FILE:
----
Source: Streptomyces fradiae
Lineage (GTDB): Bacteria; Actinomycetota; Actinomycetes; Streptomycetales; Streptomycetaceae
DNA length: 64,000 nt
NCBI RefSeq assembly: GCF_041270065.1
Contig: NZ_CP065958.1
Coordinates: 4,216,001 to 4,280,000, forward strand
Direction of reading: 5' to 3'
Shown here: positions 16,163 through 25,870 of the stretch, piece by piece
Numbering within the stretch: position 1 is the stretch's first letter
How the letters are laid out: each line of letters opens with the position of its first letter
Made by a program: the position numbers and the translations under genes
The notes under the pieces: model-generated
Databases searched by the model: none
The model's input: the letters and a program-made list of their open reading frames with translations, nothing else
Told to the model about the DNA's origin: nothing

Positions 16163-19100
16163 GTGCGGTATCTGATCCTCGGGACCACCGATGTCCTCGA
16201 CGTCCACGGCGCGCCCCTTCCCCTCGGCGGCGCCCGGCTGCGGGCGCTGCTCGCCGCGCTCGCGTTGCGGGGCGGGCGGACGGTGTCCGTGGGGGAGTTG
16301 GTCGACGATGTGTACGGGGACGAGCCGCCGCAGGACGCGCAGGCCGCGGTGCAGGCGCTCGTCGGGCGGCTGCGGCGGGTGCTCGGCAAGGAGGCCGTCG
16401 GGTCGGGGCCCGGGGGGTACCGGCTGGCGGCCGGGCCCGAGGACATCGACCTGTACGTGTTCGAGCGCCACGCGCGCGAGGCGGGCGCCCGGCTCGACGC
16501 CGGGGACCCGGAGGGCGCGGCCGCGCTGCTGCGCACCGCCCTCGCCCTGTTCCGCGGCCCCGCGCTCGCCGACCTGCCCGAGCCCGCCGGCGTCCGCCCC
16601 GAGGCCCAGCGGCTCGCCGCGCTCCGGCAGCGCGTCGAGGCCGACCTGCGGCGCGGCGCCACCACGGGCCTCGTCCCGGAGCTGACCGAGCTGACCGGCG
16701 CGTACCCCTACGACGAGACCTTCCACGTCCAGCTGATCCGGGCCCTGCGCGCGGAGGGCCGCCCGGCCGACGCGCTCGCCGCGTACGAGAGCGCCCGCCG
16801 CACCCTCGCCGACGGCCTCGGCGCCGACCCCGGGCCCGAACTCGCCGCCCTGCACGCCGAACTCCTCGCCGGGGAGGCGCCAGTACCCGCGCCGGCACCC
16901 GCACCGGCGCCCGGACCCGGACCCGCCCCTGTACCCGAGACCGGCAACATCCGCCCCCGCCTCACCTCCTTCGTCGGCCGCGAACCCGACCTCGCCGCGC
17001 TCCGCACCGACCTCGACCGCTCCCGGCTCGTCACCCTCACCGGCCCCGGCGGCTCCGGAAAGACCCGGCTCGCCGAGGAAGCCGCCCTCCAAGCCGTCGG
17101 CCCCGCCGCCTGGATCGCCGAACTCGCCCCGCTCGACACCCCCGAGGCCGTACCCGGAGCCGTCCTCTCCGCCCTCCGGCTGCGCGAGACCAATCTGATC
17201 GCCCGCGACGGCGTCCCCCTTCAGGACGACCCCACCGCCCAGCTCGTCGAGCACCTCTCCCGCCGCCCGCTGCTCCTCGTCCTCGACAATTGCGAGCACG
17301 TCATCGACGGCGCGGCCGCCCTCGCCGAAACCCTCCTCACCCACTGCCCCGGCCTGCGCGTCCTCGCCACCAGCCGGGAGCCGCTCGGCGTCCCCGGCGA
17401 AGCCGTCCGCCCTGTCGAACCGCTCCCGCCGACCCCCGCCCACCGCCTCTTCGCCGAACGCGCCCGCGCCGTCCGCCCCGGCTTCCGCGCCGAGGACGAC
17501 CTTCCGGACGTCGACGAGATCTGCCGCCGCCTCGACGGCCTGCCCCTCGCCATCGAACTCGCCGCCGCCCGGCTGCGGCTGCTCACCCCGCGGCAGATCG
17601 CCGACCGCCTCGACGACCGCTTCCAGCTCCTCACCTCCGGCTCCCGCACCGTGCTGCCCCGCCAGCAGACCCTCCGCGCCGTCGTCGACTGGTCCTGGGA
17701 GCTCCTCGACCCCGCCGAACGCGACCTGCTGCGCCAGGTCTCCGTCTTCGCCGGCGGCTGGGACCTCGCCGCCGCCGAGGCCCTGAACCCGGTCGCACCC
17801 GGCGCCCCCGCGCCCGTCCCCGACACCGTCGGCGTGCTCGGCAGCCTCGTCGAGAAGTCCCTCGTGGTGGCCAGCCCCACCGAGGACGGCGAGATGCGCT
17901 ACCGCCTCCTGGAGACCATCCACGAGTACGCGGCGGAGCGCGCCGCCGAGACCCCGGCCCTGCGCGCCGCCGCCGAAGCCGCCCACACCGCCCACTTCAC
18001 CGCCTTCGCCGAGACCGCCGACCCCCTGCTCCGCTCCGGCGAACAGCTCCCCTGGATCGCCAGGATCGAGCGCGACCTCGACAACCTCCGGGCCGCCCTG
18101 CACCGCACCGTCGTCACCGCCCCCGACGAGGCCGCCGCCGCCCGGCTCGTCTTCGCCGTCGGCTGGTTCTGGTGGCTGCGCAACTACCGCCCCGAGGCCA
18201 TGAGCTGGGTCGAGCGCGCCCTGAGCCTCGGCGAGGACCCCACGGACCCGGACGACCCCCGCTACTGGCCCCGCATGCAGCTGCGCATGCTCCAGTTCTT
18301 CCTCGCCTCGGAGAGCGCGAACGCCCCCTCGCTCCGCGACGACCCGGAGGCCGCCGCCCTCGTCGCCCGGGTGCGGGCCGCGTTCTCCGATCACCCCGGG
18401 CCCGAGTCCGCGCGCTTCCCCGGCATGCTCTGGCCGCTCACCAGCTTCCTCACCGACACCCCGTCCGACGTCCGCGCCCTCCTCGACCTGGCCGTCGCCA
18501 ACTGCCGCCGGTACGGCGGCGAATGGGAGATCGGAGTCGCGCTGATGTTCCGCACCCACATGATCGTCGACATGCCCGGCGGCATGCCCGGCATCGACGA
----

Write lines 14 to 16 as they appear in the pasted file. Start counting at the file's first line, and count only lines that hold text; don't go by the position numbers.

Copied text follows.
The model's input: the letters and a program-made list of their open reading frames with translations, nothing else
Told to the model about the DNA's origin: nothing

Positions 16163-19100